2015 Lancer Evolution Final Edition, Source | Mitsubishi
But then the recession arrived, severely depressing demand for thirsty thrill-machines. In point of fact, Mitsubishi didn't even build any Evos for 2009. And when the economy eventually rebounded, the Evo X just couldn't get back on its feet. 2015 marked the final year Mitsubishi produced the Evo, and we said goodbye to one of Japan's true performance juggernauts. Let's give the Evo a curtain call by remembering what made it great. 2008 Mitsubishi Lancer Evolution
Invincible AWD handling
The rally-derived Evo has always utilized a fancy AWD system to optimize handling, but in the United States, we didn't get the full treatment until the Evo X arrived. The big news was the debut of Active Yaw Control (AYC), an electronically controlled feature that automatically transfers torque to the wheels that have the most traction. It was a revelation on the road, eliminating understeer in tight corners and making the Evo feel like it was quite literally on rails. Not many cars in the world could keep up, regardless of price.
Of course, some Americans were a bit miffed that they had to wait so long for an unadulterated Evo to arrive. In Japan, AYC had been offered since the mid-'90s, going back to the Evo IV, but Mitsubishi didn't sell the car stateside till the Evo VIII turned up in 2003—and neither that car nor its successor, the Evo IX, had AYC. Still, one spirited drive was typically all it took to heal those wounds. The Evo X stands as one of the best-handling cars ever created, and we can only hope that there's a reborn Evo XI somewhere in Mitsu's future.
Awesome acceleration 2004 Mitsubishi Evo-I, Source | Mitsubishi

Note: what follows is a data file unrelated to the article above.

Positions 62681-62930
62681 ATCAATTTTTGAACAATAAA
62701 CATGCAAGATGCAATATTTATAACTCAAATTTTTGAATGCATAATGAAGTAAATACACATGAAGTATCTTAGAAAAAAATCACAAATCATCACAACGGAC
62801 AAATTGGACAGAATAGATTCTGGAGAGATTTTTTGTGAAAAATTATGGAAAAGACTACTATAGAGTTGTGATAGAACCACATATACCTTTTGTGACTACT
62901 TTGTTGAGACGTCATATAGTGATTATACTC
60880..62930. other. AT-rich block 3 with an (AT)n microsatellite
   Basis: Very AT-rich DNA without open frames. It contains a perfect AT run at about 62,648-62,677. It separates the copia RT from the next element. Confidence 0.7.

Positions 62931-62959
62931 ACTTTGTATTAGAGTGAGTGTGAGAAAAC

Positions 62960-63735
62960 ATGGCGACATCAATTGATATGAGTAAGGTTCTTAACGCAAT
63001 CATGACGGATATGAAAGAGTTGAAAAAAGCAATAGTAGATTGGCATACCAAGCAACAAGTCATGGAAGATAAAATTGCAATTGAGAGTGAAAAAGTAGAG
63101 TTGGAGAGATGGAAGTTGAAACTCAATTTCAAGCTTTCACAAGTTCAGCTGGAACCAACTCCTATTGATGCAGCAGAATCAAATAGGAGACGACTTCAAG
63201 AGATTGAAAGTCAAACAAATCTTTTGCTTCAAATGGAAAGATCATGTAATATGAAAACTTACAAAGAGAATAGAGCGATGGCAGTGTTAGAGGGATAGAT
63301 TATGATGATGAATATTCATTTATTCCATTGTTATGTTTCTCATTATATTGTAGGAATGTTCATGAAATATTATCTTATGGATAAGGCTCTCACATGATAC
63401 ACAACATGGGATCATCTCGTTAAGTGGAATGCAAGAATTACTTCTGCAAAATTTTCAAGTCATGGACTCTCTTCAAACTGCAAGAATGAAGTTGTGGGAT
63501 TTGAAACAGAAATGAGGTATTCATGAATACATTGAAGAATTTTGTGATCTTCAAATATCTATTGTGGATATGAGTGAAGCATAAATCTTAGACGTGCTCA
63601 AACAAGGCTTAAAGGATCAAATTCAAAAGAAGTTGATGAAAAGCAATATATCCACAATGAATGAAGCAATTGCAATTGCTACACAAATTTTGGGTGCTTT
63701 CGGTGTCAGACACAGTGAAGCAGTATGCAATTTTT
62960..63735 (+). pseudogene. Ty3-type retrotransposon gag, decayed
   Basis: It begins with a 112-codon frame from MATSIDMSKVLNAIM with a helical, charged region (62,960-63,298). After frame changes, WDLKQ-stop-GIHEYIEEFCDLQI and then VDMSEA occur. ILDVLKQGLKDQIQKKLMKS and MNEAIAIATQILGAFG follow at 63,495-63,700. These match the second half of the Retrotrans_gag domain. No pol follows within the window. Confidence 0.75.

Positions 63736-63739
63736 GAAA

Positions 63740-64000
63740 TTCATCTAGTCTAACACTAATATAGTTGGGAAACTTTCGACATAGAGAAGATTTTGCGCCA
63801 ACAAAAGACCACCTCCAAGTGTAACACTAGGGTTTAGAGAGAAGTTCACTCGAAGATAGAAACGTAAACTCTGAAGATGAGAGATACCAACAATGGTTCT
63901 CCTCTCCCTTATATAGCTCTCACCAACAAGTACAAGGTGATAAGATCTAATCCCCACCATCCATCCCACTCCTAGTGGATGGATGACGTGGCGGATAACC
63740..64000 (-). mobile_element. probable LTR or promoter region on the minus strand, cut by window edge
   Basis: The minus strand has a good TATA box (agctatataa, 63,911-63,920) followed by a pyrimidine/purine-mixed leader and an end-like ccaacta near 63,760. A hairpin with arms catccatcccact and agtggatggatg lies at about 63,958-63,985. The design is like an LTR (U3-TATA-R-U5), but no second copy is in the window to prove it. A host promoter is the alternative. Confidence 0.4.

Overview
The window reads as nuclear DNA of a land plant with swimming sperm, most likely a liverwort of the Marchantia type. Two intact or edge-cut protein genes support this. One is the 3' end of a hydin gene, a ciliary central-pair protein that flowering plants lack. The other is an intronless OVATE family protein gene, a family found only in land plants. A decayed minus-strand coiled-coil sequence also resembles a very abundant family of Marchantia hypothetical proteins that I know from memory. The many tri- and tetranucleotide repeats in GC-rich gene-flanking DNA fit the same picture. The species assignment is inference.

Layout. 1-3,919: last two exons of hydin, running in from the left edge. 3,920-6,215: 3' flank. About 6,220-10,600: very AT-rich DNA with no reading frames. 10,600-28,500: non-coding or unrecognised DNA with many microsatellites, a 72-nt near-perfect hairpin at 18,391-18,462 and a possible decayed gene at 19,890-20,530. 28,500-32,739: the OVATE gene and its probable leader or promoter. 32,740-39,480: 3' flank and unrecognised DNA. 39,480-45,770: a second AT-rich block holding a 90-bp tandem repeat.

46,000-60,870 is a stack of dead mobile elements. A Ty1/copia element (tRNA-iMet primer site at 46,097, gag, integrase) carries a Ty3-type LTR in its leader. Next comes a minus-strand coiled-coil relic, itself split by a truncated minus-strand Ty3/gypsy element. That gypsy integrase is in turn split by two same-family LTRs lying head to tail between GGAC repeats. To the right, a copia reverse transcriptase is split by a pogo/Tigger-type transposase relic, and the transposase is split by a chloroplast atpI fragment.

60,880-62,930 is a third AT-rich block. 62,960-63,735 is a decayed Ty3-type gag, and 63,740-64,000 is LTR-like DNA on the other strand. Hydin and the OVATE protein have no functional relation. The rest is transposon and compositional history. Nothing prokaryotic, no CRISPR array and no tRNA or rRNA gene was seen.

A remarkable fact about the Evo is that it has been extremely fast forever
, dating back to the Evo I's debut in 1992. That car carried a 2.0-liter turbocharged 4-cylinder engine that pumped out nearly 250 horsepower, and by the time the Evo III came out in 1995, the turbo-4 was up to 270 horsepower, which is roughly where it's been ever since.
Technically, the Evo X's 2.0-liter turbo-4 is from a new aluminum-block engine family, supplanting its iron-block predecessors. It's also rated at a slightly higher 291 hp. But in terms of real-world acceleration, an Evo is an Evo, regardless of vintage. Plus, the older iron-block design is more receptive to major modifications. The one thing the Evo X really has going for it in the powertrain department is its available dual-clutch automated manual transmission, which rips off ultra-quick shifts that no stick-shift driver can match.
2014 Mitsubishi Lancer Evolution MR Touring photo
The Evo's full name is "Lancer Evolution," underscoring its sensible origins as a compact Lancer sedan. Indeed, this sports-car-shaming dynamo is nearly as practical as a Corolla in daily driving, from its reasonably roomy backseat to its serviceable trunk. Sure, you could get a Nissan GT-R for three times the price, but it's a glorified two-seater that feels bulkier. Naturally, the Evo's impeccable handling comes at a cost in the ride-quality department, but we've never heard enthusiastic owners complain.
Have You Driven an Evo?
This is a bucket-list kind of car. If you have driven one, what were your impressions? Give us some highlights in the comments.